A recent example would be the transgenic chinook "super salmon", which grows to four times the size of a regular salmon. Scientists transplanted a genetic code from a fish that exists in cold water, so that it manufactures growth hormone the year round, instead of specific times during the year. The hopes are to create an abundant supply of salmon to be used for food in combatting world hunger.
A not-so-recent example would be the produce section of your local grocery store. Selective cross-breeding has been going on for thousands of years in the area of agriculture. Take corn, for example: The original corn plant that started the journey to what we know as corn today had tiny cobs that barely supported the kernels that were attached to them. There is hardly any resemblance to the healthy, hardy, robust ears of corn we have today.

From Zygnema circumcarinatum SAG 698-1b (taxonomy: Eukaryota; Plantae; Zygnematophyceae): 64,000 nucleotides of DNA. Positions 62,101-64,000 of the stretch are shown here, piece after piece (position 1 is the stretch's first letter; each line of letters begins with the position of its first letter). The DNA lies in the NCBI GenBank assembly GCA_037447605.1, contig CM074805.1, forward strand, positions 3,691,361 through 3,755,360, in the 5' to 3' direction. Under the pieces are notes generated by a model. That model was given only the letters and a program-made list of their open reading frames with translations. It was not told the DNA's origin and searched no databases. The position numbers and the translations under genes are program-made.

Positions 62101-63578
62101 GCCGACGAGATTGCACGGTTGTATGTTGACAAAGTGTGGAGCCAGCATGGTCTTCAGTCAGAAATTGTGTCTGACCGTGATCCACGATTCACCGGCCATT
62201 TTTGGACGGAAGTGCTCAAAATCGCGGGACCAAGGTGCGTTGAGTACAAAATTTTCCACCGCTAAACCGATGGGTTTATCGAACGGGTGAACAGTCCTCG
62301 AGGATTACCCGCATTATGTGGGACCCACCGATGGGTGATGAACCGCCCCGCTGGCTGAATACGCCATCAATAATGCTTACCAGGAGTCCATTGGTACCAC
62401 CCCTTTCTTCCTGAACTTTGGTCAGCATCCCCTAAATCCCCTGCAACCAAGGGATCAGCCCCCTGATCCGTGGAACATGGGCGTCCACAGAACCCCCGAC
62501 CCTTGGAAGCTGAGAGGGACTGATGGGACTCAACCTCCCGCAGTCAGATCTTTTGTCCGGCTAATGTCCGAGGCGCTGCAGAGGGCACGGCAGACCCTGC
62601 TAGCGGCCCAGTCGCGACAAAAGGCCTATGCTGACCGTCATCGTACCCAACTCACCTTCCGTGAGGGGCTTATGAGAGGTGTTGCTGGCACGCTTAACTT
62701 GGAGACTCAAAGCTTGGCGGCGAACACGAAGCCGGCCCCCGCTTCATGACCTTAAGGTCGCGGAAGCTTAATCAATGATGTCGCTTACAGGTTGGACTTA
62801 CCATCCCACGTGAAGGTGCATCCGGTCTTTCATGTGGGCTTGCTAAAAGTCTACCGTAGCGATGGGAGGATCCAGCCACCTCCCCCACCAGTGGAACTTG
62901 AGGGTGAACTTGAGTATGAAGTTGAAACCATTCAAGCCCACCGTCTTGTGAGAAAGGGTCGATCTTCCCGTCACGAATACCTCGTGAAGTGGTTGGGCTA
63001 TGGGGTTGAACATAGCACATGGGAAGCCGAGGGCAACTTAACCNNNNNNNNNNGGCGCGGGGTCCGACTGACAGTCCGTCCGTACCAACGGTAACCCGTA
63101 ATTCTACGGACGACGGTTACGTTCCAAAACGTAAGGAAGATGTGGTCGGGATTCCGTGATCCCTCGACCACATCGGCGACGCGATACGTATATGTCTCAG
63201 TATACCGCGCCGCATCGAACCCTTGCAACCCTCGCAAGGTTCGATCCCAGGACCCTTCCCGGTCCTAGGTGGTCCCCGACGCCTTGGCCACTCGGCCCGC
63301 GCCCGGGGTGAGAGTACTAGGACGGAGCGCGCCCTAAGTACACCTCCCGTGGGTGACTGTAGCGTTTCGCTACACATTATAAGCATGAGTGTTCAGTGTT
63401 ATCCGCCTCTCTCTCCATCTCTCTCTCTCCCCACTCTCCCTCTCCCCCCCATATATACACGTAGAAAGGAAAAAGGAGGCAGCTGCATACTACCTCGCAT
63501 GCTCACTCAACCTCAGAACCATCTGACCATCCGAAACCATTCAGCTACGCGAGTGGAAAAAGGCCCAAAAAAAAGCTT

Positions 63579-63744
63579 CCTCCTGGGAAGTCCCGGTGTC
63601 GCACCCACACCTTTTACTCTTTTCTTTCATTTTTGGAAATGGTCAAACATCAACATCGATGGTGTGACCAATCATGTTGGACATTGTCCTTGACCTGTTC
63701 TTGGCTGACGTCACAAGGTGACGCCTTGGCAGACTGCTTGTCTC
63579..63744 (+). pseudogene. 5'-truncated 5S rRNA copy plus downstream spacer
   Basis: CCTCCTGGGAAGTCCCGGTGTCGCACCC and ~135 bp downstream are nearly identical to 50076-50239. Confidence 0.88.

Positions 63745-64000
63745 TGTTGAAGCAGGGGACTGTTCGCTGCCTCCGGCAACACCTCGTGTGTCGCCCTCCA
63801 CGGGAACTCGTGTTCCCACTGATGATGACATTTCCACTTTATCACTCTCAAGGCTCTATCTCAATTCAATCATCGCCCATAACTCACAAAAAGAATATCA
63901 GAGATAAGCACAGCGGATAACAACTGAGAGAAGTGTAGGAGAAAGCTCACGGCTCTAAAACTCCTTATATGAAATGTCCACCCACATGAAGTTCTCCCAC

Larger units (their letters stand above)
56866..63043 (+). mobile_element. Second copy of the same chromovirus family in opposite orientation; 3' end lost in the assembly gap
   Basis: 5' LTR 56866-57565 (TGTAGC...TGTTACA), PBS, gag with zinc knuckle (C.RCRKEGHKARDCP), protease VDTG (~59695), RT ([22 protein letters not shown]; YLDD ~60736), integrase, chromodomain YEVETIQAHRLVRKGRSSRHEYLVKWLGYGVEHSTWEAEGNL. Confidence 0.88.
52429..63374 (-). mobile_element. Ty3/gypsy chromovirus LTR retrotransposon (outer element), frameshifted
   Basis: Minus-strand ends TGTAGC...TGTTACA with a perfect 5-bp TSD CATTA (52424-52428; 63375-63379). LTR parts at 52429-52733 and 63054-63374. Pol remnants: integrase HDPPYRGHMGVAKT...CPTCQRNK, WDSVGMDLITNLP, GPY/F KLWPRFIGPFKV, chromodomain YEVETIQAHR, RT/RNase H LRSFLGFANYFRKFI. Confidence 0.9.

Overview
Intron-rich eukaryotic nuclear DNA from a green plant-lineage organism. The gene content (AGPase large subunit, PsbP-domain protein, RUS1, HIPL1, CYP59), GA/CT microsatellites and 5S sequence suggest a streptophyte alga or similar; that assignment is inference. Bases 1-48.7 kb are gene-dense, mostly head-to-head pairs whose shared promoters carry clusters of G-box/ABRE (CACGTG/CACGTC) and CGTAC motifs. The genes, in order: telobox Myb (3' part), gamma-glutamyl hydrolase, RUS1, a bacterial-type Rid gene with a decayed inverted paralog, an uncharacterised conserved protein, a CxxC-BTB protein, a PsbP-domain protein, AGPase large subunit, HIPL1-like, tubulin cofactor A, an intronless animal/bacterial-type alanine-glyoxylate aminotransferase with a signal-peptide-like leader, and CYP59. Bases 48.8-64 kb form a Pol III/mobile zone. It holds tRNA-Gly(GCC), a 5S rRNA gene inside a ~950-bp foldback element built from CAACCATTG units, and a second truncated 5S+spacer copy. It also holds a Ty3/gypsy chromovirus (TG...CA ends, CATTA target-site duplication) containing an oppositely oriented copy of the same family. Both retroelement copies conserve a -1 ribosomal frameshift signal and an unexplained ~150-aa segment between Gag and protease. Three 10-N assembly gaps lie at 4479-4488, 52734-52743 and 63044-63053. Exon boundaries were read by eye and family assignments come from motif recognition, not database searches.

And then, a very recent example would be the manufacture of transplant organs to replace deficient organs. Tissue is taken from a suitable match, the tissue is controlled and replicated under laboratory conditions to manufacture replacement hearts, livers, and lungs. This technology is about as "cutting edge" as it gets, still full of unanswered questions, and in the midst of development stages.